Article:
"These things are the violent end of American advertising, kid," J.D. grimaces critically at the dusty, well-traveled crud in the blurred Baggie. "Advertising embodied."
Sternbeg horrified for real: "What?"
the "Sternbeg" is a typo (I think?) in the book. the idea of him reacting so strongly to the word "embodied" that's brought up innocently by someone else is nice
[...] when wars are fought, perfectly normal people fight them. Alongside the heroes and martyrs, sergeants and generals, there are the millions of average young people who simply tumble into it, their childhood barely behind them. Harvey was one those. A working-class lad from East Croydon at a loose end. [...]
"one those" is a typo in the original
[...] Seasteading--Peter Theil idea to create a separate state off the coast of the US--[...]
where was the editor here
[...] Commenters on her blog began harassing and threatening her en mass [...]
Quinn found and recorded some of the conversations that took place on a 4chan IRC called 'burgersandfries' [...]
"on a 4chan IRC" is like saying "on a tumblr Facebook" ... IRC is the protocol; #burgersandfries is the name of the channel on a specific server (Rizon) that seems to have been created by people who also use 4chan
Cap and trade doesn't disciple capital; it coddles it. It does alarmingly little to force a sharp break from fossil fuel dependence. In fact, it actually establishes barriers to the comprehensive zero-carbon transition we need by giving big emitters an easy out. Instead of making the big, risky investments necessary to ditch carbon-intensive technologies outright, they can simply purchase cheap offset credits from other countries, deferring the vital work of building a carbon-free future.
"discipline" I think
[...] Adam Smith had been so impressed with the miracle of the division of labour that he opens The Wealth of Nations with an unlikely peon to a pin factory. [...]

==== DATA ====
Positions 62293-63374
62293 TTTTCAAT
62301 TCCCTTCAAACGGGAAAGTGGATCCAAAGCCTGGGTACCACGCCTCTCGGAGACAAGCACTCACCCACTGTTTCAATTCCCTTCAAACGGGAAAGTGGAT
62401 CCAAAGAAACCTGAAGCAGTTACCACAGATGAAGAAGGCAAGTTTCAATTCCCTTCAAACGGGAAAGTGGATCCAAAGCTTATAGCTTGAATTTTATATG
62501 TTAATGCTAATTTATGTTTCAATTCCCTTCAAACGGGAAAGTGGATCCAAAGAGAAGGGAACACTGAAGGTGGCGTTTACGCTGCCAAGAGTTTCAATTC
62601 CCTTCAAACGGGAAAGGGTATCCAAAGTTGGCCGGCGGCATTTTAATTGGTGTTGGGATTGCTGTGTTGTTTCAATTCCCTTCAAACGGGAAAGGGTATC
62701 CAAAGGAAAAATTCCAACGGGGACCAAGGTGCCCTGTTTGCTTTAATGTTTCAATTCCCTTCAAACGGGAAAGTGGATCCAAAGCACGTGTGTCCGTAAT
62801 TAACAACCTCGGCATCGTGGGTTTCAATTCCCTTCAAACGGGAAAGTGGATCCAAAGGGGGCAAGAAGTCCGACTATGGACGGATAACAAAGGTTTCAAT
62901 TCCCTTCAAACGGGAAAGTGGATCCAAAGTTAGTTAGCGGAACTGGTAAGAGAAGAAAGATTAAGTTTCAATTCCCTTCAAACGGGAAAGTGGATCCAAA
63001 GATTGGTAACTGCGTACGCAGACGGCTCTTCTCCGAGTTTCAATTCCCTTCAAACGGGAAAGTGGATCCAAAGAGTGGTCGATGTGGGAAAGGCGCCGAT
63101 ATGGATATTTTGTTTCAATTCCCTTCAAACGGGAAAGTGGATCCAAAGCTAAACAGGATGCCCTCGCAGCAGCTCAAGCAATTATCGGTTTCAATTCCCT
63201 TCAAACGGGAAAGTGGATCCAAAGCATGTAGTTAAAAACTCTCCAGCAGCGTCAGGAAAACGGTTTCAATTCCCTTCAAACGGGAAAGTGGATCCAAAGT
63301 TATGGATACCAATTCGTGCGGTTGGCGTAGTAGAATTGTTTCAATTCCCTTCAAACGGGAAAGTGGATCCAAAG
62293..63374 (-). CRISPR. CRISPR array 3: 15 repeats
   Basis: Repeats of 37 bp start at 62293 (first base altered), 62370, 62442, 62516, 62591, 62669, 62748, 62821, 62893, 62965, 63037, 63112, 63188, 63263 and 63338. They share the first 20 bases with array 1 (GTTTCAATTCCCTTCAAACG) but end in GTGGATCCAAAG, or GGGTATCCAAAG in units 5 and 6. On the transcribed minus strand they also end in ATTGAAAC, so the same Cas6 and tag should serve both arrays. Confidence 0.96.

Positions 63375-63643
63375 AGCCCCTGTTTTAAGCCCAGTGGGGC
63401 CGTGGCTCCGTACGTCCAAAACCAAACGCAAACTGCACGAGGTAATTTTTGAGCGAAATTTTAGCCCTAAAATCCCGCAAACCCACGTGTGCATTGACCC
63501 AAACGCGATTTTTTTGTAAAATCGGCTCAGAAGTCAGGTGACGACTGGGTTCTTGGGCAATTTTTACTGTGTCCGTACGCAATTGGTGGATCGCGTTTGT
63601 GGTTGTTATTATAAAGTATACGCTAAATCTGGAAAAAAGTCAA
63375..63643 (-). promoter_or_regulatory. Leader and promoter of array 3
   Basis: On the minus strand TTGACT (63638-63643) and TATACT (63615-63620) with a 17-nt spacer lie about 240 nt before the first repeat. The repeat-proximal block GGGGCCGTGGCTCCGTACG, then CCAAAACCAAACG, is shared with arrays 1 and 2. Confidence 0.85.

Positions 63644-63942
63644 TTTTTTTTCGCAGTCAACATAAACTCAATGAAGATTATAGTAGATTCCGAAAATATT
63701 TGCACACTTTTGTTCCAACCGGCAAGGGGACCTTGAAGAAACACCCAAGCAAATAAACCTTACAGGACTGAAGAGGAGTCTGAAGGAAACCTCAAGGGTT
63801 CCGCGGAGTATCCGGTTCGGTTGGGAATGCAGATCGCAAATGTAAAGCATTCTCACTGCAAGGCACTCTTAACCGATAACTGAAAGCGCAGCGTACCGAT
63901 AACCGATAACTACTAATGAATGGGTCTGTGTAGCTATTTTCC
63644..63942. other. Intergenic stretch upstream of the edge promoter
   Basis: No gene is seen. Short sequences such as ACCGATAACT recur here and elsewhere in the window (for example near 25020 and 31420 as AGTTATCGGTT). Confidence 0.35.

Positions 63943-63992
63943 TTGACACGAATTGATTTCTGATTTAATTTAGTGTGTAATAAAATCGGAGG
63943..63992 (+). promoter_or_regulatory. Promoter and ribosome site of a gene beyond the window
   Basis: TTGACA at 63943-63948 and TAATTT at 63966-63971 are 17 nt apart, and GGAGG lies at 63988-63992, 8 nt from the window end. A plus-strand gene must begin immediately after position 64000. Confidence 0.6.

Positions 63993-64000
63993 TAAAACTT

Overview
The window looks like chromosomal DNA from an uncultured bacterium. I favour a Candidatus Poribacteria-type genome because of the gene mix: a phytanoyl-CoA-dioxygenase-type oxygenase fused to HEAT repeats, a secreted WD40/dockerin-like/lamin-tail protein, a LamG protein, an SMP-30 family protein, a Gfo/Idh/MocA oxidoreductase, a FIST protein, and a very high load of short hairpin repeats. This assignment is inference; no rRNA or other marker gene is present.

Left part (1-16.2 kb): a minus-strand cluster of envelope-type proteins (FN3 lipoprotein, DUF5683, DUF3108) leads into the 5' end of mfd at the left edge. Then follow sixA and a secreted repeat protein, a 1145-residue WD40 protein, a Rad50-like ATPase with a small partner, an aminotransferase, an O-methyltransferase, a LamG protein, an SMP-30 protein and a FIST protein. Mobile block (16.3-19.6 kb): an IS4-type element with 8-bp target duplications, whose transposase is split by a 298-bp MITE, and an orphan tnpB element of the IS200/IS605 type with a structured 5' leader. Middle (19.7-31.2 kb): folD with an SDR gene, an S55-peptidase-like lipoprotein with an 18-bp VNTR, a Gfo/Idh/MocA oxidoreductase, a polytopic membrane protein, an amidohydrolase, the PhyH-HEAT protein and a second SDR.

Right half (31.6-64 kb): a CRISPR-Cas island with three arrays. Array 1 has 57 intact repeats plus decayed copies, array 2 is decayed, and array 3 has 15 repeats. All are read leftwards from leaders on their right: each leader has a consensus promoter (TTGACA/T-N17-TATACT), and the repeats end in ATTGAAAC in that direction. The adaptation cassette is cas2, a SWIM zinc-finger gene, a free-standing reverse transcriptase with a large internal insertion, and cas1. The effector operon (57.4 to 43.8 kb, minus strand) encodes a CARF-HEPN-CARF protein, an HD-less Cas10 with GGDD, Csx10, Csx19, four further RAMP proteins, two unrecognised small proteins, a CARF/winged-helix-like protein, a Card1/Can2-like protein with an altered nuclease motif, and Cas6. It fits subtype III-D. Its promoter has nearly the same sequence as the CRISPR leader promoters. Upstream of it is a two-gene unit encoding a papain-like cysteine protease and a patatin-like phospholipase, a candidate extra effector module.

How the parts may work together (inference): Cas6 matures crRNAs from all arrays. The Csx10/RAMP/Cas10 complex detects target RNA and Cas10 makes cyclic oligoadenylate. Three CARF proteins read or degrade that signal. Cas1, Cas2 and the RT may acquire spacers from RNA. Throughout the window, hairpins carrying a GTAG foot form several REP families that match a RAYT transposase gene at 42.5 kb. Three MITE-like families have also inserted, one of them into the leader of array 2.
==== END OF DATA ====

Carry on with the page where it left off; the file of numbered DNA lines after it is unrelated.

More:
I'm sorry but this is hilarious, he definitely means paean here
[...] In March 1946, the former British premier Winston Churchill had declared that an "Iron Curtain" had descended across Europe, from the Baltic to the Adriatic, and it had divided the former allies into two distinct blocs. Churchill said this during a long speech in the United States, primus inter pares of the First World. This First World or the "West" was formed by states, notably the United States and those of Western Europe, that pledged themselves to partly regulated market capitalism and would, in 1949, form the North Atlantic Treaty Organization (NATO).
The Second World rejected market capitalism for socialist planning, and it generally worked in collusion with the largest socialist state, the USSR. "Warsaw, Berlin, Prague, Vienna, Budapest, Belgrade, Bucharest and Sofia: all these famous cities and the populations around them," Churchill told the students at Westminster College in Fulton, Missouri, "lie in what I must call the Soviet sphere, and all are subject, in one form or another, not only to Soviet influence but to a very high and in some cases increasing measure of control from Moscow."
The First and Second Worlds fell out openly when U.S . president Harry S. Truman announced his support for the anticommunist forces in Turkey and Greece (1946), the Central Intelligence Agency (CIA) helped the conservatives defeat the popular Communists in the Italian and French elections of 1947, the USSR forced the Eastern European states into its orbit, and the animosity attained dramatic proportions during the First World's blockade of Berlin in June 1948. In this melee, an adviser to Truman (Bernard Baruch) used the term " Cold War" to describe the conflict, and a columnist (Walter Lippmann) made the phrase widely known.
The phrase "East-West conflict" distorts the history of the Cold War because it makes it seem as if the First and Second Worlds confronted each other in a condition of equality. In an insightful article from 1968, the Swedish sociologist Goran Therborn wrote, "The Cold War was a fundamentally unequal conflict, that was presented and experienced on both sides as being equal." The USSR and the United States portrayed each other as equivalent adversaries, although the former had an economic base that was far inferior to the latter. Despite the great advances of the Soviet regime in the development of the various republics, the USSR began its history with a battered feudal economy that was soon ravished by a civil war and, later, the ferocious assaults of the Nazi war machine. In 1941, both the United States and the U S S R had populations of about 130 million, but whereas the United States lost upward of four hundred thousand troops in the war, the Soviets lost between twenty and thirty million troops and civilians. The Great Patriotic War devastated the USSR's economy, population, and capacity to rebuild itself. Furthermore, the imperatives of rapid development tarnished the ideals of Soviet society since its population went into a severe program to build its productive base at the expense of most internal freedoms. [...]
just a useful history/definition of the concepts
I think "ravished" is supposed to be "ravaged" though?